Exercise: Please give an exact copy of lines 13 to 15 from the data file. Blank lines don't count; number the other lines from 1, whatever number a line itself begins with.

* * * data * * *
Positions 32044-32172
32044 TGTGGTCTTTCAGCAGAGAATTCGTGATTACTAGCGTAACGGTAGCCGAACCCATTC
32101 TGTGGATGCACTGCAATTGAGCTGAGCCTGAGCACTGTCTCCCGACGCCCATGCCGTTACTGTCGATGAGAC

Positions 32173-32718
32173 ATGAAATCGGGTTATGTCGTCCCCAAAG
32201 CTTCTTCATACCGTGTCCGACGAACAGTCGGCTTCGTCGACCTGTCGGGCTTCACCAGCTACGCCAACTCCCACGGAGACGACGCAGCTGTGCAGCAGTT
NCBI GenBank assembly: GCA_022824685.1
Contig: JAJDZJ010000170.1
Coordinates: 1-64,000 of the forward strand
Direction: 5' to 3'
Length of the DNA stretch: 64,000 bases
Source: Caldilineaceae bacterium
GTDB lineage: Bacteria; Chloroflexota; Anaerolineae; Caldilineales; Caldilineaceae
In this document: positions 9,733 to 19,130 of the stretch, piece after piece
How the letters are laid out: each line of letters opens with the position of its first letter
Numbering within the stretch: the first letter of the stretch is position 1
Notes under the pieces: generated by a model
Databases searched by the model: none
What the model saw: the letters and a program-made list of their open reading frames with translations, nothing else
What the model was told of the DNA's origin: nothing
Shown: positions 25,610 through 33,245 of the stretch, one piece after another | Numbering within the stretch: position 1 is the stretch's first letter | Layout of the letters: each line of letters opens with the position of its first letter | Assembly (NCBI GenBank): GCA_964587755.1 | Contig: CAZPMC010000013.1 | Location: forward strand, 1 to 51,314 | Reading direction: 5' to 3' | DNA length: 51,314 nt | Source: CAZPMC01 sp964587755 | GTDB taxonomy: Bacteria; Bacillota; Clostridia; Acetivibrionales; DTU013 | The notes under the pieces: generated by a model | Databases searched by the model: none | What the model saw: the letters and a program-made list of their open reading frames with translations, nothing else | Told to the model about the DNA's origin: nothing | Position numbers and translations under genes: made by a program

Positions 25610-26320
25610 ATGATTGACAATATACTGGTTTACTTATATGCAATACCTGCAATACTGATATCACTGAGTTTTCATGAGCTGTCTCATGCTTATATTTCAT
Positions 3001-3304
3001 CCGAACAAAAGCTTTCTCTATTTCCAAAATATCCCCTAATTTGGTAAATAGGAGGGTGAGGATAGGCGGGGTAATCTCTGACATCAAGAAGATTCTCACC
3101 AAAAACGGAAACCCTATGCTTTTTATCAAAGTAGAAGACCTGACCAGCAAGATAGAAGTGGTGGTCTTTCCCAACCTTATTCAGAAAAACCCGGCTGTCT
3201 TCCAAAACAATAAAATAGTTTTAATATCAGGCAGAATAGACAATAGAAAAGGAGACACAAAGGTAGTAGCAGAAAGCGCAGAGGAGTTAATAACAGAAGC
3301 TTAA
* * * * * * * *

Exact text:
GTDB lineage: Bacteria; Chloroflexota; Anaerolineae; Caldilineales; Caldilineaceae
In this document: positions 9,733 to 19,130 of the stretch, piece after piece
How the letters are laid out: each line of letters opens with the position of its first letter